What do you do when you’re an officer with the U.S. Forest Service and you come up on a couple who appear to be “illegally harvesting plants in the Olympic National Forest?” You approach and question them. What do you do when you realize the couple doesn’t speak English?
Before a ruling issued by Joe Leonard, Jr., President Barack Obama’s assistant secretary for civil rights at the US Dept. of Agriculture, Forest Service officers could call the US Customs and Border Patrol. CBP would send an agent out to translate.
Of course, if you were a speaker of English and you were caught tampering with native plants in the federally owned forest, you’d be questioned and perhaps detained. If you made the mistake of removing or harming a rare, threatened or endangered plant, you’d be subject to prosecution and then fines and jail time.
In essence, Leonard teamed up with an immigrant activist group, the Northwest Immigrant Rights Project, to issue a ruling halting the use of translators from CBP because it is “humiliating to Hispanics and an illicit backdoor way to capture more illegal immigrants.”
Leonard’s ruling upends when you learn that the couple whose alleged plant tampering in 2011 paid a self-imposed penalty. The Washington Times said “the man jumped into a river to try to escape and drowned.” CBP detained the woman, but in keeping with Obama’s policy, she was released “reportedly on humanitarian grounds.”
An American citizen or immigrant would probably have had to hire an attorney.
Leonard issued a lengthy ruling about the incident, claiming there was “deep mutual distrust” between what are presumably non-English speakers and English speakers in a small town nearby. There was a review board, and allegedly some residents claimed the Forest Service officer “was known for harassing Hispanics.”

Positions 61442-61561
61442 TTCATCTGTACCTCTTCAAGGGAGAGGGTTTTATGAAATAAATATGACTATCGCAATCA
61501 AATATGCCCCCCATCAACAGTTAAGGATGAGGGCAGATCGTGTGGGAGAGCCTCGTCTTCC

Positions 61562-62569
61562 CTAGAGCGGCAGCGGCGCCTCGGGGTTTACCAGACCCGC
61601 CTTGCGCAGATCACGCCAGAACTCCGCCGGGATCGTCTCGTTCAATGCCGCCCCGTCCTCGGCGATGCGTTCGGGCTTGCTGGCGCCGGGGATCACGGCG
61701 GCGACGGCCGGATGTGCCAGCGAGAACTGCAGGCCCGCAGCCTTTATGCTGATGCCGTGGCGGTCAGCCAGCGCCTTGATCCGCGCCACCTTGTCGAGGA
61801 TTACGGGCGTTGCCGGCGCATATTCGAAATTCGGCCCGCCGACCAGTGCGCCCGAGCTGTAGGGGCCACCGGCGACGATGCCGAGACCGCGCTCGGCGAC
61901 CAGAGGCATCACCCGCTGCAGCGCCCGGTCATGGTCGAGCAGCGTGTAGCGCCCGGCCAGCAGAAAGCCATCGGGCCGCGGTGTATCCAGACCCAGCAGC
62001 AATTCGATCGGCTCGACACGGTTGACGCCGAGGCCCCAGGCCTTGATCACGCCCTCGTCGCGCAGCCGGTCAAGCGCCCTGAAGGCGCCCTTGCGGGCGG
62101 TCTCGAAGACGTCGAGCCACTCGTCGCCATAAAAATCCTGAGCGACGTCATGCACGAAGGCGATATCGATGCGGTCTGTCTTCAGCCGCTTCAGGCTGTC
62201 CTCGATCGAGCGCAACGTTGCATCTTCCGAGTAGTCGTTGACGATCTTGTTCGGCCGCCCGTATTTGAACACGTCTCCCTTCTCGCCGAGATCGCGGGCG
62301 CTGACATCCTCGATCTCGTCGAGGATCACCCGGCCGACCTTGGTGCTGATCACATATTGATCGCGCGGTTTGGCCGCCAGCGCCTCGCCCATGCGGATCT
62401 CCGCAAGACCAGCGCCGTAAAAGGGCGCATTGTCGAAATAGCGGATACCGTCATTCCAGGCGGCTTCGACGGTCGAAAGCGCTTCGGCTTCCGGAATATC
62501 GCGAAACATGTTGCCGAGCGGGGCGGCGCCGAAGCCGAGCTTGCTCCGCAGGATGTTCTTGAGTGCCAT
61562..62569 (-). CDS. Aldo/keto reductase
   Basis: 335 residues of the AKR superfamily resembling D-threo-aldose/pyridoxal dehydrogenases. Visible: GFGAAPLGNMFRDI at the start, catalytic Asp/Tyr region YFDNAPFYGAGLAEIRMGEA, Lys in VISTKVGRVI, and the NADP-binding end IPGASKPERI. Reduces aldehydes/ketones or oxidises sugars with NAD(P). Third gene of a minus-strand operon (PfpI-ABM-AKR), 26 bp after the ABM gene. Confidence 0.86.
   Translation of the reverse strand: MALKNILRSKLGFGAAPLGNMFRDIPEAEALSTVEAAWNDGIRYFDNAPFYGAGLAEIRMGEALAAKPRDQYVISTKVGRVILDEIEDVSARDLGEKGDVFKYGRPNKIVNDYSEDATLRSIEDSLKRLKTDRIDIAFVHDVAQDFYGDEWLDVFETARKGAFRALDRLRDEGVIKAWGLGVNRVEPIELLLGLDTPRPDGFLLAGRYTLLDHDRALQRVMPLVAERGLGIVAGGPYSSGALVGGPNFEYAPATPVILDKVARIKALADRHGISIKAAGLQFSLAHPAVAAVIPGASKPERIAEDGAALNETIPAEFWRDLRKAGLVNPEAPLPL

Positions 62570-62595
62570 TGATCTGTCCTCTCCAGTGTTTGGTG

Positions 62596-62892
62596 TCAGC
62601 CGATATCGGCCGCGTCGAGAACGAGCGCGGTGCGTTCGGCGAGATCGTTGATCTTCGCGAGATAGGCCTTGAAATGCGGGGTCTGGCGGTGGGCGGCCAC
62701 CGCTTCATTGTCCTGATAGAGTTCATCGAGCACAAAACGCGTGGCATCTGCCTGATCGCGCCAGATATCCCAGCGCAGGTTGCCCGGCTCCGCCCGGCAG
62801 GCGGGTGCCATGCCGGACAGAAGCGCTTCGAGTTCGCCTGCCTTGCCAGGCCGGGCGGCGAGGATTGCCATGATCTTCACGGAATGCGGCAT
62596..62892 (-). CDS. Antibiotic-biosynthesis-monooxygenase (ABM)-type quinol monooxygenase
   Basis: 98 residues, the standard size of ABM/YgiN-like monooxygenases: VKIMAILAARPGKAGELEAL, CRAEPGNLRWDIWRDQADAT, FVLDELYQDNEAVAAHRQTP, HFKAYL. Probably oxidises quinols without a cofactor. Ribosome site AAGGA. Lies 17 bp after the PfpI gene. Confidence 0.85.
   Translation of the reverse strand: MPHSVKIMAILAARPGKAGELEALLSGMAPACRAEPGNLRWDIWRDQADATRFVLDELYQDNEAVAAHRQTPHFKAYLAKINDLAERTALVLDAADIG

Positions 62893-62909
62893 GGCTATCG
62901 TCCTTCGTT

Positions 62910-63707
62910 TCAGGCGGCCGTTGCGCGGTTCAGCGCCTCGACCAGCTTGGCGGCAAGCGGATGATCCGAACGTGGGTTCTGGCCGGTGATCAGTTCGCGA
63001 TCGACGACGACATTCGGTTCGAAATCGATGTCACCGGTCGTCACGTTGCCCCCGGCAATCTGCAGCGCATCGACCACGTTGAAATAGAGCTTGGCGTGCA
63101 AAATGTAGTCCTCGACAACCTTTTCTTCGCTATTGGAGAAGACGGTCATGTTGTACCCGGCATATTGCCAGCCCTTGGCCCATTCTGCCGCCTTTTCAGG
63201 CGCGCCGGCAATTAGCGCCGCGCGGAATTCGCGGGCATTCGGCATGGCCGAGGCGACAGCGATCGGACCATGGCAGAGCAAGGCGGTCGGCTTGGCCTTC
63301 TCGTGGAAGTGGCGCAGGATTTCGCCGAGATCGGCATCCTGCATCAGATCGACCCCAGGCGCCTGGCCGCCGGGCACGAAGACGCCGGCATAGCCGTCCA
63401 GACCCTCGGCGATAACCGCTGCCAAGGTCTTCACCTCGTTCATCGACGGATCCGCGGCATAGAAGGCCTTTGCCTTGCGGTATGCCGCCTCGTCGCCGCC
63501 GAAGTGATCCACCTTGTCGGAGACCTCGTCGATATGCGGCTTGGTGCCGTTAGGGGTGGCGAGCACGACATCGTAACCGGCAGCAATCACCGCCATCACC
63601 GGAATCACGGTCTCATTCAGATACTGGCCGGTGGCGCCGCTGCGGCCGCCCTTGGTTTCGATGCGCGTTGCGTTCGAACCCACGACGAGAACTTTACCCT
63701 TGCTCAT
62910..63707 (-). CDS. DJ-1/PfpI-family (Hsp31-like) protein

Translation from English to English: That officer was simply trying to do his job.
No proof is provided of the alleged harassment.
Is there a black market in rare, threatened or endangered species in that area? Olympic National Forest has an abundance of wildlife and special ecosystems, and many animal species are mentioned. No list is easily obtained of the plant life, however, other than trees. Absence of a list is an indication rare species are present and some are likely endangered to the point of extinction.
Leonard’s ruling is not posted online. The former racial issues activist relied on a ruling from President Bill Clinton’s administration—“language is interchangeable with national origin, which is protected by federal law.” That is another example of Clinton’s sophistic legal arguments devoid of common sense.
After all, it was Clinton’s wall between law enforcement that helped enable the attacks on 9/11.
In essence, an activist group and a federal activist stymied the Forest Service from doing the job taxpayers subsidize.
Why is the Forest Service even part of a department overseeing agriculture? I realize timber is classified as a cash crop, but it makes no sense to me to have the USDA telling the Forest Service how to do the job the government mandates.
The group Pro English told The Washington Times the government seems “to be granting special language rights to illegal immigrants.” Pro English, which advocates for English language policies in the U.S., noted that U.S. courts have never “upheld their argument that language and national origin are equal…” That’s probably one reason activists within and without the government use the back door to implement policy that is rightfully the domain of Congress.
Incidentally, the activist group NWIRP counts the United Way of King County among its supporters. When you give money to any charity, be sure to check out whom that charity supports.
Illegal harvesting of rare, endangered and threatened species is nothing new to the US Forest Service or to anyone who’s worked in conservation. It’s a serious problem that would normally have environmentalists up in arms. You can bet the enviro-lobby would be up in arms if an American citizen was caught and then let go after tampering with plants in a federally protected area. Trade in exotic species is worth billions on the black market.
The Pro English website has an alert option you can sign related to the flawed logic that places the rights of illegal aliens above those of U.S. citizens and immigrants.
NWIRP is currently engaged in a lawsuit against CBP. The U.S. taxpayer will fund the government's defense.
Forest Service hit for Border Patrol call (The Washington Times)
Idaho father charged for violating Endangered Species Act (The US Report)
(Commentary by Kay B. Day/June 7, 2012)